The problem is that there is no empirical evidence that superstrings actually exist. Further, the expected energy required to see them is called the Planck energy, which is a quadrillion (10 raised to the 15th power) times higher than we can currently generate. The very large Planck energy is intimately connected to what's known as the Planck length, an unfathomably tiny length beyond which quantum effects become so large that it is literally impossible to measure anything smaller. Meanwhile, go smaller than the Planck length (or bigger than the Planck energy), and the quantum effects of gravity between photons, or light particles, become important and relativity no longer works. That makes it likely this is the scale at which quantum gravity will be understood. This is, of course, all very speculative, but it reflects our current best prediction. And, if true, superstrings will have to remain speculative for the foreseeable future.

The plethora of forces is also a problem. Scientists hope to "unify" the forces, showing that they are just different manifestations of a single force. (Sir Isaac Newton did just that when he showed the force that made things fall on Earth and the force that governed the motion of the heavens were one and the same; James Clerk Maxwell showed that electricity and magnetism were really different behaviors of a unified force called electromagnetism.)

In the 1960s, scientists were able to show that the weak nuclear force and electromagnetism were actually two different facets of a combined force called the electroweak force. Now, researchers hope that the electroweak force and the strong force can be unified into what is called a grand unified force. Then, they hope that the grand unified force can be unified with gravity to make a theory of everything.

Historically, scientists have shown how seemingly unrelated phenomena originate from a single underlying force. We imagine that this process will continue, resulting in a theory of everything.

(Image credit: Don Lincoln)

However, physicists suspect this final unification would also take place at the Planck energy, again because this is the energy and size at which quantum effects can no longer be ignored in relativity theory. And, as we've seen, this is a much higher energy than we can hope to achieve inside a particle accelerator any time soon. To give a sense of the chasm between current theories and a theory of everything, if we represented the energies of particles we can detect as the width of a cell membrane, the Planck energy is the size of Earth. While it is conceivable that someone with a thorough understanding of cell membranes might predict other structures within a cell — things like DNA and mitochondria — it is inconceivable that they could accurately predict the Earth. How likely is it that they could predict volcanoes, oceans or Earth's magnetic field?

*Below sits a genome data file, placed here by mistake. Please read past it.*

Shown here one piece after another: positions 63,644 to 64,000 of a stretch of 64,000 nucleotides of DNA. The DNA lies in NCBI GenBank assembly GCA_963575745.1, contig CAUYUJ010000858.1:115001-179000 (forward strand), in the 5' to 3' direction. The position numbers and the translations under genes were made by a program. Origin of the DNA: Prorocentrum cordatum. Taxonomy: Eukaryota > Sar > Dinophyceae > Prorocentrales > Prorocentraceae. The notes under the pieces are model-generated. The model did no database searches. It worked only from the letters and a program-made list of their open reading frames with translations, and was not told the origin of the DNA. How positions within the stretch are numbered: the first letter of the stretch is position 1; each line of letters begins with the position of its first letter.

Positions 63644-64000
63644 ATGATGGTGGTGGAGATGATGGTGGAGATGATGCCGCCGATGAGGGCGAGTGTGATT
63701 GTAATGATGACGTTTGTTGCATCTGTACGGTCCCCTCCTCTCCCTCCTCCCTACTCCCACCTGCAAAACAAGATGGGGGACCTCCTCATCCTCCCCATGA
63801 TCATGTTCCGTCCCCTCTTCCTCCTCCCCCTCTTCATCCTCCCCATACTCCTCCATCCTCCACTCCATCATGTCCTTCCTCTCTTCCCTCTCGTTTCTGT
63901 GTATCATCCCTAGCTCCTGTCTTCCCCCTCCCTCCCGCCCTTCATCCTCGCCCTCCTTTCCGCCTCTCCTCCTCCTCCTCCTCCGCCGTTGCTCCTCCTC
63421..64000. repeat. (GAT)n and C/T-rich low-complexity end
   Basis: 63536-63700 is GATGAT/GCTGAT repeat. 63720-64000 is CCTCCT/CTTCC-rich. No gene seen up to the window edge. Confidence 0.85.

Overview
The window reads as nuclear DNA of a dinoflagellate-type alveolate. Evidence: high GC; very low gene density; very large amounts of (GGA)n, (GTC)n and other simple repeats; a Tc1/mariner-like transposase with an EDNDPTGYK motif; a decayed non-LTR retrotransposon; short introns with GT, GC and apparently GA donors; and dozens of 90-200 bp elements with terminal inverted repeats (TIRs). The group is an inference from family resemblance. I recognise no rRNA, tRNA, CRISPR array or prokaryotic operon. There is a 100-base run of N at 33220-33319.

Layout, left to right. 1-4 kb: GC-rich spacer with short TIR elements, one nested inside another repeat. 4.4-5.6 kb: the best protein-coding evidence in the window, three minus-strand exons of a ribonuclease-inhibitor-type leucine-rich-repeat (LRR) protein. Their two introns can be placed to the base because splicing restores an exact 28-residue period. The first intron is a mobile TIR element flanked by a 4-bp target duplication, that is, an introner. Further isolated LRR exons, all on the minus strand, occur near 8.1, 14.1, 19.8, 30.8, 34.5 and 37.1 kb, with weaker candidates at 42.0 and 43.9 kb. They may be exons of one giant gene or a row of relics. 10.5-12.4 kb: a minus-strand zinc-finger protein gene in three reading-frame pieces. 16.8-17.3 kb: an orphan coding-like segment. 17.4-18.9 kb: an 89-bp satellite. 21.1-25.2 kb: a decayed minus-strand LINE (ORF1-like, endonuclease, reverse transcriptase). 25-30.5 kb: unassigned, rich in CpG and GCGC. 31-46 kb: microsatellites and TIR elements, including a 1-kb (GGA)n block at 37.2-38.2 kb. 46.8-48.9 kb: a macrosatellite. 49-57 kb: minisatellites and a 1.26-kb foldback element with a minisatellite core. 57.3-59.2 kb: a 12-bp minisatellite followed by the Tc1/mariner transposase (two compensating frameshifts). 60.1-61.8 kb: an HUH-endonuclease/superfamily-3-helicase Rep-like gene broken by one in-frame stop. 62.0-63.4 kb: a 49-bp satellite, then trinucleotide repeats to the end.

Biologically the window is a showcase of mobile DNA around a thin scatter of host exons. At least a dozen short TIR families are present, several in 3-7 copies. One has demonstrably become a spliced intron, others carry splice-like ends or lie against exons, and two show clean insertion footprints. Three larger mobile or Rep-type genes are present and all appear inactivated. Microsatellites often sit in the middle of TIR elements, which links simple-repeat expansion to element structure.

The simple fact is that with such a large gap between currently achievable energy in particle accelerators and the Planck energy, correctly devising a theory of everything seems improbable.

That doesn't mean physicists should all retire and take up landscape painting — there is still meaningful work to be done. We still need to understand unexplained phenomena such as dark matter and dark energy, which make up 95% of the known universe, and use that understanding to create a newer, more comprehensive theory of physics. This newer theory will not be a TOE, but will be incrementally better than the current theoretical framework. We will have to repeat that process over and over again.

Disappointed? So am I. After all, I've devoted my life to trying to uncover some of the secrets of the cosmos, but perhaps some perspective is in order. The first unification of forces was accomplished in the 1670s with Newton's theory of universal gravity. The second was in the 1870s with Maxwell's theory of electromagnetism. The electroweak unification was relatively recent, only half a century ago.

Given that 350 years has elapsed since our first big successful step in this journey, perhaps it's less surprising that the path ahead of us is longer still. The notion that a genius will have an insight that results in a fully developed theory of everything in the next few years is a myth. We're in for a long slog — and even the grandchildren of today's scientists won't see the end of it.

But what a journey it will be.

Don Lincoln is a physics researcher at Fermilab. He is the author of "The Large Hadron Collider: The Extraordinary Story of the Higgs Boson and Other Stuff That Will Blow Your Mind" (Johns Hopkins University Press, 2014), and he produces a series of science education videos. Follow him on Facebook. The opinions expressed in this commentary are his.

Don Lincoln contributed this article to Live Science's Expert Voices: Op-Ed & Insights. Originally published on Live Science.